My son is exposing himself:

Dr. Brilliant Cliché,

My wife and I divorced nearly nine years ago. After the divorce, she moved back to be with her parents in another state, taking my three children with her. I talk to them every day, but I am not there to discipline them.
Since my divorce, I’ve developed another relationship and have two additional children. My middle child, who is living with my ex wife, is now eleven and is acting up in school. Today, I was told that he exposed himself in front of his class.
I am not there to punish him. I don’t have time to find out what is wrong. I don’t understand his behavior and I don’t know what to do, but it has me concerned. Far Dad

Dear Dad,

This is a difficult situation but if you don’t have a great relationship with your ex you are at her mercy because she has primary placement. How much she will allow you to help may depend on her feelings about you. However, as you said, you don’t have much time; and if punishing him is your idea of helping, you wouldn’t really be much help.

Your son needs to be seen by a counselor in order to objectively evaluate the situation. He is too old for this sort of behavior to be simply normal experimenting. He knows this isn’t a socially acceptable thing to do. This is serious. He needs help and he needs it now. Offer to pay for it if they have no insurance.

Dr. Brilliant Cliché

Granny says: I’ll be honest, Far Dad- my advice to you is to stay far, far away. Punishing your son under such circumstances would have been a foolish thing to do. You don’t want to drive his impulses underground…it is important to shine a clear light on such a troubled gesture. I’m with Dr. Brilliant on this one. Your son needs to see a therapist, and he needs to do it pronto. By the time a child is eleven, if he does not understand that flashing is inappropriate behavior, he has been raised under a rock. This was a cry for help. Far better that he make such an appeal where help might be found, than to commit inappropriate acts where no one will see. Punishment won’t help at all, but your financial backing could help your son get the treatment he needs. Fork it over if need be and let your wife handle this.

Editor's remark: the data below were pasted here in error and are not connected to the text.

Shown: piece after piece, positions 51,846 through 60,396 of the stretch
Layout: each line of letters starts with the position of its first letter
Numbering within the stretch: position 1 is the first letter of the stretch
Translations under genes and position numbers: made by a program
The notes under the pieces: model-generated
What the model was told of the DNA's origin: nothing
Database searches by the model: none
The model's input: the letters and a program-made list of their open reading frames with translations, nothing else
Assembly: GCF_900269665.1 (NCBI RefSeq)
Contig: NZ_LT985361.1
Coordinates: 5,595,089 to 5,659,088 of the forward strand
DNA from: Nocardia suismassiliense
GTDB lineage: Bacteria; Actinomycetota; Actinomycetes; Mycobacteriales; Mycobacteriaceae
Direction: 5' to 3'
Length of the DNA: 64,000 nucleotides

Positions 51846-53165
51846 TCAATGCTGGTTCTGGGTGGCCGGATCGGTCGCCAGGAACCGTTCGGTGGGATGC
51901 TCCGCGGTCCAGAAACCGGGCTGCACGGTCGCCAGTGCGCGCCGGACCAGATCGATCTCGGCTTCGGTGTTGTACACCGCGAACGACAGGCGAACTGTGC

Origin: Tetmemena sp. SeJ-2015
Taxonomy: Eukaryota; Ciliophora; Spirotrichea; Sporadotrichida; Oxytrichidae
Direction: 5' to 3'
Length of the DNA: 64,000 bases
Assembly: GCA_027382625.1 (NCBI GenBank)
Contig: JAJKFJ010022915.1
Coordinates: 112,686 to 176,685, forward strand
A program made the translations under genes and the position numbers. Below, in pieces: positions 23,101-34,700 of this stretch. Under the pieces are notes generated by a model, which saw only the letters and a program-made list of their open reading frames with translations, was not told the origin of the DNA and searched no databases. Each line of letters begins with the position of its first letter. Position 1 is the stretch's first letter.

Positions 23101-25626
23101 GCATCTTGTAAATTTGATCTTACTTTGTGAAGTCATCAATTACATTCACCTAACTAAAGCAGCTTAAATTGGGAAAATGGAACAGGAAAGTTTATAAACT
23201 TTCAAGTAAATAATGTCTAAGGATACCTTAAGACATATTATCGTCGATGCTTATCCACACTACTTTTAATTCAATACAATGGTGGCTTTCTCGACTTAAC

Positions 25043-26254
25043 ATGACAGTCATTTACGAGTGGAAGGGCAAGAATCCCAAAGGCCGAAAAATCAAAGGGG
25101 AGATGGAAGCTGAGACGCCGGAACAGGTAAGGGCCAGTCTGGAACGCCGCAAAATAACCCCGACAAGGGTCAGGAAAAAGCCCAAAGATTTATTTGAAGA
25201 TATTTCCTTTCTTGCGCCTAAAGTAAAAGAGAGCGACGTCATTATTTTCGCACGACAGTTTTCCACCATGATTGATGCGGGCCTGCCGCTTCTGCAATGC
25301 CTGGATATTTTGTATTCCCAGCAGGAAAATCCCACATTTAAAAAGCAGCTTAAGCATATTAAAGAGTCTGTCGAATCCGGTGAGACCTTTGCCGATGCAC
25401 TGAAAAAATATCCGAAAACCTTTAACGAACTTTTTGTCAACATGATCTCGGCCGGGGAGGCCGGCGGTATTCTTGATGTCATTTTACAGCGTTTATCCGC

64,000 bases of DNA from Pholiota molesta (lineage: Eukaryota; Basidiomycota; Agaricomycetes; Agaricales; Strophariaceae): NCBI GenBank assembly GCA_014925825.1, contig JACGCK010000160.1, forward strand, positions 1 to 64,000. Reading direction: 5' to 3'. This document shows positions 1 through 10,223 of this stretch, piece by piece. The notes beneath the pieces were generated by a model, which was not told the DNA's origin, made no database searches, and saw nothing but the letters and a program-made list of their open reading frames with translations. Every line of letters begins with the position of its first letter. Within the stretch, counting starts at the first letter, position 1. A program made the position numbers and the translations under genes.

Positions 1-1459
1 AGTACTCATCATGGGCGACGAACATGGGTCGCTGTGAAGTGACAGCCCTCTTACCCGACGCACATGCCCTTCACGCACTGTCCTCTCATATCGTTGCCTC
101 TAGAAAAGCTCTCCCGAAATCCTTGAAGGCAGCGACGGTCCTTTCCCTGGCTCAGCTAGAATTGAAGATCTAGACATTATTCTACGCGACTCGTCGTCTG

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About Dr. Brilliant Cliché

Dr. Brilliant Cliché and the Granny Dr. are a fictional web presence and advice blog. Together we offer a joint perspective that is deep but not academic, entertaining but not fluff, and educated yet street smart. By joining the internet community we hope to share thoughts and stimulate insightful conversation around pressing issues that affect us all. Looking forward to hearing your thoughts. (This is not a site for therapy nor does it intend to replace medical or other professional care. ) You can leave comments here or email The Dr. at dr.brilliantcliche@yahoo.com and don’t forget to like us on facebook. Our facebook page is Dr. Brilliant Cliche
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2 Responses to My son is exposing himself:

  1. Dear Far Dad,
    I think the key is how much involvement you will be allowed to have with him. If you’ve been calling him everyday, how have you been communicating with him? If you’ve just been using the telephone, try Skype. Maybe seeing you as well as hearing you would add to his image of you in his life. If you have contact with him everyday, there’s something positive between you two. I would be careful about approaching the subject. You may start out with how he feels about school. You might do those “man to man” scenarios to see if he’ll open up about any social problems going on in school. He’s missing somebody in life. Maybe it is you dad! Maybe he needs to see its not his fault you and your ex have divorced.

    • Dear Ken,

      Doing to much is as bad as doing to little. This kid needs immediate and local help. Having dad try to get the information out of him from another state on Skype would most likely just end up creating contention between Dad and Mom. This would be a silly thing to do. Mom is the primary caretaker through either active or passive agreement therefore for any intervention to be effective needs dad to be behind mom and supporting her role as primary caretaker. This Skype intervention you suggest would encourage dad to try to take control of everything from afar and diminish moms role as the primary. Dad needs to fork up the money to help mom get this kid the treatment he needs.

      Dr. Brilliant Cliché

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